“The past is not dead,” says the Mississippi storyteller, “It is not even past.” This is Edmund Burke’s sentiment that true community exists in the relationship between the dead, the living, and the unborn.
In honor of William Faulkner’s birthday (Sept 25), Clyde Wilson discusses Faulkner as a conservative. This essay first appeared in Clyde Wilson and Brion McClanahan, Forgotten Conservatives in American History
William Faulkner is of course a giant of 20th century literature. Study of his works of fiction is an immense and world-wide scholarly industry. Most of the vast published commentary is academic effluvia without much usefulness in understanding who Faulkner was and what he really thought about the 20th century America that he lived in. Conventionally, Faulkner has been described as a Southern liberal. To the liberal academic, it is inconceivable that so great a mind could be anything else. But then there are a few examples of liberal “scholars” whose work consists of a breathless discovery that Faulkner, alas, was not a liberal, and therefore not as smart or as noble in character as themselves.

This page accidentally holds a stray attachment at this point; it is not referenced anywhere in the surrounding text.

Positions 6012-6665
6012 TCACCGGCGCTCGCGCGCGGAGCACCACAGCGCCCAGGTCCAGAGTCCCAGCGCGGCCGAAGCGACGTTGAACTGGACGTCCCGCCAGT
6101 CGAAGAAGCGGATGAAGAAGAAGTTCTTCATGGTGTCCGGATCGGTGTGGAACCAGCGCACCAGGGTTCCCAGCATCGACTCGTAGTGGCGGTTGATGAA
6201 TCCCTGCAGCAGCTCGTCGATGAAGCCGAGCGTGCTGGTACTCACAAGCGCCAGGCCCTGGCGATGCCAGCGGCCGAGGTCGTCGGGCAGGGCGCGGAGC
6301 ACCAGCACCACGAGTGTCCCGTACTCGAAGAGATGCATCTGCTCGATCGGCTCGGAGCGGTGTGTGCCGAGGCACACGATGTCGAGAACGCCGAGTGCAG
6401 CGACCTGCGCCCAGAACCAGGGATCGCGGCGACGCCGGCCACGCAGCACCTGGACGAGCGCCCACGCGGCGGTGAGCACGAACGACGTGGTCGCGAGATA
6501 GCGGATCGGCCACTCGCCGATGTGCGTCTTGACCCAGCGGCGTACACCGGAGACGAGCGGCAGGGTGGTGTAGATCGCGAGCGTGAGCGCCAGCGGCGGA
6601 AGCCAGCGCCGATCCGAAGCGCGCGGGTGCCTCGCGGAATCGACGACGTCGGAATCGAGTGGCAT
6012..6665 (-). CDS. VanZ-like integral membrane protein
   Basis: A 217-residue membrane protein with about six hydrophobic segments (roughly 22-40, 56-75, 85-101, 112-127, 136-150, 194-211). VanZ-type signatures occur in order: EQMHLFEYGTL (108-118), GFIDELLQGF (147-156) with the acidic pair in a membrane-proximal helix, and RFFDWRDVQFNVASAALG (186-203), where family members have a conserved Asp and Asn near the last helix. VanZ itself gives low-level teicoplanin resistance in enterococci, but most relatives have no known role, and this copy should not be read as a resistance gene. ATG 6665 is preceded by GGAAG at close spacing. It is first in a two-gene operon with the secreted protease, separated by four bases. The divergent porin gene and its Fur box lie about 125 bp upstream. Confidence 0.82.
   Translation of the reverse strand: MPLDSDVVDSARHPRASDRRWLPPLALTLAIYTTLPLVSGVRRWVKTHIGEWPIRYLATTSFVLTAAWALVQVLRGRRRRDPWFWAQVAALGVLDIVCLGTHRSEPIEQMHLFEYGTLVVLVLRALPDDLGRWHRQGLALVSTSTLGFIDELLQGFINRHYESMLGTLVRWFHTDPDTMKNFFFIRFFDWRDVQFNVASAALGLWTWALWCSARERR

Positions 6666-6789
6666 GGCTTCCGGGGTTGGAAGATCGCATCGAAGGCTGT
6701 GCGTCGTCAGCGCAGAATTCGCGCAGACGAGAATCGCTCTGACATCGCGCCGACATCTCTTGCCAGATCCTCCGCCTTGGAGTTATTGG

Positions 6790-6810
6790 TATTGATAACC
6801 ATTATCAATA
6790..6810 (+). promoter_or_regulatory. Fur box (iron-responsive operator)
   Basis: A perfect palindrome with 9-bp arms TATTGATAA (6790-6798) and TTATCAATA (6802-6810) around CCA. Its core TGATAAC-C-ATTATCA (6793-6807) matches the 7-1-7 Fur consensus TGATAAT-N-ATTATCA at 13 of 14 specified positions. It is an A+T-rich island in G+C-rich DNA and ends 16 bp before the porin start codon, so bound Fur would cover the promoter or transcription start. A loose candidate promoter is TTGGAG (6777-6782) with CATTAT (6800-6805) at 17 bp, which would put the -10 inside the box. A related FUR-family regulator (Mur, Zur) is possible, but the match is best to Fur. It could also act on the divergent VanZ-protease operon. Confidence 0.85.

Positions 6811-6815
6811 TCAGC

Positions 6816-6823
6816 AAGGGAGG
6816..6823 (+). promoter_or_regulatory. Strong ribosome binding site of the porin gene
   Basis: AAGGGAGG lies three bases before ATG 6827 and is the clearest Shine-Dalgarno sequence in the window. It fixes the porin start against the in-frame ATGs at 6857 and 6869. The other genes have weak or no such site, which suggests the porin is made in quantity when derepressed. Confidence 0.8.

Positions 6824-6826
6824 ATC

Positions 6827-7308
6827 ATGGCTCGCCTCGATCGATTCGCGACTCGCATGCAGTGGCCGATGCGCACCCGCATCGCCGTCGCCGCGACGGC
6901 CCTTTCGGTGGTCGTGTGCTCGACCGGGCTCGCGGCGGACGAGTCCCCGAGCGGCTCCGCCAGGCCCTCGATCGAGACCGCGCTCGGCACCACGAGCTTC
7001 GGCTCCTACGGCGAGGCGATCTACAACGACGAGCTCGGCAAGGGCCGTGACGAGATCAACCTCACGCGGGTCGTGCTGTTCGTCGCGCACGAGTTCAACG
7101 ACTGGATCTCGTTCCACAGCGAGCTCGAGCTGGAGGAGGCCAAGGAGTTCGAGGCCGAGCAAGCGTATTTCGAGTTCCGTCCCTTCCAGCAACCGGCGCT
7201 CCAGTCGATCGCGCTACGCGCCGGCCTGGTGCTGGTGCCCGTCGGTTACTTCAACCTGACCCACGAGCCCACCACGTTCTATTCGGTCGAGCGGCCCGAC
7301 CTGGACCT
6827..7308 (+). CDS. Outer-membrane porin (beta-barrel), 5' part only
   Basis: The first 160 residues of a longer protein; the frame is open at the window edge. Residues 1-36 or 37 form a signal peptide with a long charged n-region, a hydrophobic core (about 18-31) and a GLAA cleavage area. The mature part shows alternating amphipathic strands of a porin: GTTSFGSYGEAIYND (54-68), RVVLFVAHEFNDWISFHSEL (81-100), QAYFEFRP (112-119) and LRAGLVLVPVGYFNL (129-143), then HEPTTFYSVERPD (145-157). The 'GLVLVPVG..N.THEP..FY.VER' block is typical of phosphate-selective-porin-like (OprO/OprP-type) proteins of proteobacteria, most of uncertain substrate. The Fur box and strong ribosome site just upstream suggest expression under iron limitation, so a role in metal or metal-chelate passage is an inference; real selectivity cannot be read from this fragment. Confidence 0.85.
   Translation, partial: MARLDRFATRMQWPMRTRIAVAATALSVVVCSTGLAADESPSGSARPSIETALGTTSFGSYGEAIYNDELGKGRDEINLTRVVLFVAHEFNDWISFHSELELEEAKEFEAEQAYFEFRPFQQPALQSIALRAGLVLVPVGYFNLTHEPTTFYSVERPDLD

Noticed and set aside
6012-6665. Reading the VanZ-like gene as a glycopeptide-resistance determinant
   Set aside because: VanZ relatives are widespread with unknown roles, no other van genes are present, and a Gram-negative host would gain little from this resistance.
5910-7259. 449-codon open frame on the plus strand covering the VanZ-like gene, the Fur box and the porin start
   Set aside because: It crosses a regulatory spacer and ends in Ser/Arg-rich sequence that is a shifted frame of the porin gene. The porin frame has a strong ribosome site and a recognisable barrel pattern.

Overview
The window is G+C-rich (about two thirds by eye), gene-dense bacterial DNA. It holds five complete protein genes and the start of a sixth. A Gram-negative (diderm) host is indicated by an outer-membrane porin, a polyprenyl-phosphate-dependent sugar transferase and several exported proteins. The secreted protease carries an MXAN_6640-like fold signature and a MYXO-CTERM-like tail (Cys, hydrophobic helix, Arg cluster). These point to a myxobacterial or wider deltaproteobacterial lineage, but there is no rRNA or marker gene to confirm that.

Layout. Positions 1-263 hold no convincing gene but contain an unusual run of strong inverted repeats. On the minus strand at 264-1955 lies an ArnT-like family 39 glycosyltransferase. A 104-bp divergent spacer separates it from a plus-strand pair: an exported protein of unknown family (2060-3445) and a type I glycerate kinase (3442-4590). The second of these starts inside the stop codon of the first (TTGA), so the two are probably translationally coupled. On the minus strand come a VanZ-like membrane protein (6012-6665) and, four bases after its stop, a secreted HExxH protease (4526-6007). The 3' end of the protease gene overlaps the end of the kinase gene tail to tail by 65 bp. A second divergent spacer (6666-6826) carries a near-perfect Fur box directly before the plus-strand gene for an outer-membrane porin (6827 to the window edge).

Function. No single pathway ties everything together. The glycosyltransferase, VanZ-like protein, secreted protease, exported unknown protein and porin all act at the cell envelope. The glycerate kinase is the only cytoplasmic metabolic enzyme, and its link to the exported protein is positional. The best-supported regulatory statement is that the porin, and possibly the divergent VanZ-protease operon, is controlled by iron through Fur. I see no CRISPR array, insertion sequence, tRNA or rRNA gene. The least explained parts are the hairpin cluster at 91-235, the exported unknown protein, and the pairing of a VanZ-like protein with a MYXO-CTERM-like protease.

We should be clear that the essential and important thing about a great artist is his vision, not his opinions. A great artist sees in ways far more fundamentally true and meaningful than mere opinion.
Faulkner’s political and social views are secondary to his vision. In twelve major works, more than half of them masterpieces, he has presented a panorama of American experience in the 19th and 20th centuries in relation to nature, God, and history that will last as long as Western Civilization. Such an artist is inspired, and inspiration in its root meaning is something that comes from the gods. Even so, to understand Faulkner’s opinions as a man when he is speaking for himself and not though a character is one clue to understanding his works.
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